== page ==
Women of Wonder: the Classic Years, Pamela Sargent, ed. (1995) The first of a pair of reboots of the Women of Wonder series, it actually contains more stories than the the original three volumes – and, in fact, contains many of the stories from those anthologies. Zenna Henderson, Margaret St Clair and Lisa Tuttle are new to the volume, and CL Moore, Leigh Brackett, Marion Zimmer Bradley and Joan D Vinge are all represented by different stories than those in the Women of Wonder trilogy. As for the rest… The stories by Judith Merril, Katherine McLean, Anne McCaffrey, Sonya Dorman, Kit Reed, Chelsea Quinn Yarbro, Joanna Russ and Vonda N McIntyre all originally appeared in Women of Wonder; those by Josephine Saxton, Kate Wilhelm and Ursula K Le Guin were in More Women Of Wonder; and the stories by Pamela Zoline, James Tiptree Jr and Eleanor Arnason were in The New Women of Wonder. There is enough of a difference to consider buying this book if you own the original trilogy, but perhaps less of a reason to track down the three Women of Wonder anthologies if you have this one.
Women of Wonder: the Contemporary Years, Pamela Sargent, ed. (1995) While the “classic” volume covered the years 1948 to 1977, the same years covered by Sargent’s original trilogy, this one covers the following two decades – with stories from 1978 to 1993. Contributions are provided by CJ Cherryh, Tanith Lee, Suzy McKee Charnas, Carol Emshwiller, Sydney J Van Scyoc, Angela Carter, Mary Gentle, Octavia E Butler, Jayge Carr, Rosaleen Love, Sheila Finch, Pat Cadigan, Pat Murphy, Karen Joy Fowler, Judith Moffett, Connie Willis, Lisa Goldstein, Nancy Kress, Storm Constantine and Rebecca Ore. Although there are names in common with New Eves: Science Fiction About the Extraordinary Women of Today and Tomorrow, there is very little overlap – only the Van Scyoc story, in fact, appears in both. I reviewed this anthology for SF Mistressworks here and here.
Daughters of Earth, Justine Larbalestier, ed. (2006) Unlike the other anthologies in this post, Daughters of Earth is a mix of fiction and non-fiction, as each of the stories is followed by an essay discussing that story and/or its author. Daughters of Earth also covers the widest spread of time of all the anthologies named above – the earliest story is from 1927 and the latest from 2002. The fiction is provided by Clare Winger Harris, Leslie F Stone, Alice Eleanor Jones, Kate Wilhelm, Pamela Zoline, James Tiptree Jr, Lisa Tuttle, Pat Murphy, Octavia E Butler, Gwyneth Jones and Karen Joy Fowler. Some of these stories have appeared in other anthologies mentioned in this post; one or two of them I consider personal favourite sf stories. The non-fiction is provided by Jane L Donawerth, Brian Attebery, Lisa Yaszek, Josh Lukin, Mary E Papke, Wendy Pearson, Cathy Hawkins, Joan Haran, Andrea Hairston, Veronica Hollinger and L Timmel Duchamp. If this anthology has a fault, it’s that it could do with being much larger – it contains eleven pieces of fiction, but I can think of at least another dozen I think deserve the same treatment.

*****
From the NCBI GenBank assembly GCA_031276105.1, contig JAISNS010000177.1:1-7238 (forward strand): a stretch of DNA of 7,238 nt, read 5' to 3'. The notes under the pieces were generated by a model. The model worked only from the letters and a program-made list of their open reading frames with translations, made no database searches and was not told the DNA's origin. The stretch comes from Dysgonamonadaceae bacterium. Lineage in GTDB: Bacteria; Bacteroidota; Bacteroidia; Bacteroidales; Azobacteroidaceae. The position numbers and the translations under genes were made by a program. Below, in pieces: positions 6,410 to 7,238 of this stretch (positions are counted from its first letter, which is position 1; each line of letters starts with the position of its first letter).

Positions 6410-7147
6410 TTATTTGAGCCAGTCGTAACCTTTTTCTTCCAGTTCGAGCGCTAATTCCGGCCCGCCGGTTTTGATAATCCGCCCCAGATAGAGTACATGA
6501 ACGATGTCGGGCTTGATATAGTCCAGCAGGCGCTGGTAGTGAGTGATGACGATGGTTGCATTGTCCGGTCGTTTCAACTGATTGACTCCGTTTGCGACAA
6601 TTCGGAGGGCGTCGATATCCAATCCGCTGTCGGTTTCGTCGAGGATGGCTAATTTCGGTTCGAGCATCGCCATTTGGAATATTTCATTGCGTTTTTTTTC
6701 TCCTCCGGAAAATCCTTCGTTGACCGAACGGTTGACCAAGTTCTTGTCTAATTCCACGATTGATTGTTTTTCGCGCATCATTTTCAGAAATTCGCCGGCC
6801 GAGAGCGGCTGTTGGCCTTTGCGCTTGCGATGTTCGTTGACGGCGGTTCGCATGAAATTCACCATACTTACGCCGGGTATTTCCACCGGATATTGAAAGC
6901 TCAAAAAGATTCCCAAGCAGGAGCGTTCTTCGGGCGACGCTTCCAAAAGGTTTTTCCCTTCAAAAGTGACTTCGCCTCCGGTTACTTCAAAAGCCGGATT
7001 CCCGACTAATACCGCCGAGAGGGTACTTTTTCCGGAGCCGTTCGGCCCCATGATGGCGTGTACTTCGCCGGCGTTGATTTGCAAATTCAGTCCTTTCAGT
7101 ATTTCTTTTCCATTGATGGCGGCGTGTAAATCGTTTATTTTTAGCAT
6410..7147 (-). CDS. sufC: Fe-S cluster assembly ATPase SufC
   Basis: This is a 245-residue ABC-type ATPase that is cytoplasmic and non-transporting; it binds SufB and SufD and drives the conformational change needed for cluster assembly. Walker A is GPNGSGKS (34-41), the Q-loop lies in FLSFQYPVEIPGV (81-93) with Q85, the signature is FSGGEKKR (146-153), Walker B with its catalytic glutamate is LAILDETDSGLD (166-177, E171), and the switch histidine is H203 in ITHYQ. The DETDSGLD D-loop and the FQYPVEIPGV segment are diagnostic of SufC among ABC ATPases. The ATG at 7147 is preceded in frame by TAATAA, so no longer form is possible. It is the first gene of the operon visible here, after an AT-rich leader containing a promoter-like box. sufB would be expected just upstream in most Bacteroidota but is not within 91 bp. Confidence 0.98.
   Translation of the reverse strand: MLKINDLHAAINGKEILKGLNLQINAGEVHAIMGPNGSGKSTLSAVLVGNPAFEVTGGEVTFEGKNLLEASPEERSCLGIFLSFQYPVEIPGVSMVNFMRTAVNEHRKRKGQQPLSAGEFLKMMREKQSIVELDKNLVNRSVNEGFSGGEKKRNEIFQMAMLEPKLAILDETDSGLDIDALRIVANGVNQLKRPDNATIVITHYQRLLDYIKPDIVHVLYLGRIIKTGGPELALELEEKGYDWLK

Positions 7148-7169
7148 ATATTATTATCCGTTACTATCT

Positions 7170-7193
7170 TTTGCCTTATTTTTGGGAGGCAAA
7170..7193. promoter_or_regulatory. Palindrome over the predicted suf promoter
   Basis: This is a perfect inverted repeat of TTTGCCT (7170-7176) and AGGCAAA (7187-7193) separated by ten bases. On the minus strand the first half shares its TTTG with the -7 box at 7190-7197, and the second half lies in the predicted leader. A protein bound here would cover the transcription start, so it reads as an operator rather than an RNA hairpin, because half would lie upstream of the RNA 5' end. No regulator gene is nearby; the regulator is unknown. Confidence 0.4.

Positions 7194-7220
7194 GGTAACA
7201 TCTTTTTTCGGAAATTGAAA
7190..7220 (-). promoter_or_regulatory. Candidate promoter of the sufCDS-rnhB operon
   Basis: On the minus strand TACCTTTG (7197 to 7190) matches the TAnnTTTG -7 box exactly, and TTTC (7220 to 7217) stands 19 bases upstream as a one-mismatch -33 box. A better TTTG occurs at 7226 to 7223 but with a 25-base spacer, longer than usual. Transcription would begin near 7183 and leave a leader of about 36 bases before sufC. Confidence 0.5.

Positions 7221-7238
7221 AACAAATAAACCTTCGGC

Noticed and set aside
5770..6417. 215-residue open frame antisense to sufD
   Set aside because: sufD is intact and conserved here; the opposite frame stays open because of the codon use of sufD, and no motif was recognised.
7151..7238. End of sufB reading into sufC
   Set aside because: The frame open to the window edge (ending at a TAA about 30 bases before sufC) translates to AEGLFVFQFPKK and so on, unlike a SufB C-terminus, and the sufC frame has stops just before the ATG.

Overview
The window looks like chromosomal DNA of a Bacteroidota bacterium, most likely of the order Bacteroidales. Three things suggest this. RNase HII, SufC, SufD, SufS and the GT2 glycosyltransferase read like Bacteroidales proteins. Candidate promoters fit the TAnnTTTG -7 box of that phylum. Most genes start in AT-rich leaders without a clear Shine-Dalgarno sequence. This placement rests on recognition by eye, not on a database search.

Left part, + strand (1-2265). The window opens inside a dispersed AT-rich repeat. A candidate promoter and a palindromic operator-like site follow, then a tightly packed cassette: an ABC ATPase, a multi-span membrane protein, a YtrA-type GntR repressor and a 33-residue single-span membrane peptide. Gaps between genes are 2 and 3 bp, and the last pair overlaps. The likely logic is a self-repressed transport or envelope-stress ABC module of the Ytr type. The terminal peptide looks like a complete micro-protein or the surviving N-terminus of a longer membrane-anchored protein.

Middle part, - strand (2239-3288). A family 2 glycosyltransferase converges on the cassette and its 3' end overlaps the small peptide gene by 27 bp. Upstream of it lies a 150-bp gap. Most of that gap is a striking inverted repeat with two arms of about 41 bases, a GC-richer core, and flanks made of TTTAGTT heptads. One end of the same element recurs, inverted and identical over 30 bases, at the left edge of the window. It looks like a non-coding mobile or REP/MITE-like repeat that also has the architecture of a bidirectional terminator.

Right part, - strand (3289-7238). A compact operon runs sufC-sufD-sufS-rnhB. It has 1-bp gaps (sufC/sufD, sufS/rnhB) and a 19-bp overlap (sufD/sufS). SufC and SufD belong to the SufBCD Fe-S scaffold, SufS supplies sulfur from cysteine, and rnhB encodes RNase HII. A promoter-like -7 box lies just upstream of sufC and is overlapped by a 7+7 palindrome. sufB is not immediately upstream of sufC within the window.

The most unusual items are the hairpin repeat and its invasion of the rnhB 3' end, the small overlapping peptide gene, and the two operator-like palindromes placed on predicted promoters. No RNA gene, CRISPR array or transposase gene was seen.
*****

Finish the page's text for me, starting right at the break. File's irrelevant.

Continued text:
I’ve mentioned throughout this post where reviews of the anthologies on SF Mistressworks exist, and I’ve linked to those reviews. The ones that have yet to be reviewed… will be done some time during this year as I own copies of them all. For those interested in reading more on the subject, there is Partners in Wonder by Eric Leif Davin, The Battle of the Sexes in Science Fiction by Justine Larbalestier, Decoding Gender in Science Fiction and, if you can find a copy, Future Females: A Critical Anthology by Marleen S Barr. There are probably many other books on feminist science fiction, as well as books on, or by, individual feminist writers – for example, Joanna Russ: On Joanna Russ by Farah Mendlesohn or The Country You Have Never Seen by Russ herself. And, of course, everyone should own a copy of Russ’s How to Suppress Women’s Writing…
ETA: Despite owning copies of them, I managed to miss out both Despatches from the Frontiers of the Female Mind and Cassandra Rising, as noted in the comments below. I have now added them. Other people have pointed me in the direction of themed all-women anthologies from major publishers and small presses, many of which include both science fiction and fantasy. Those, I think, are a post for another day. The above are explicitly science fiction anthologies, covering the historical spread of the genre and demonstrating that women have been writing sf since its beginnings.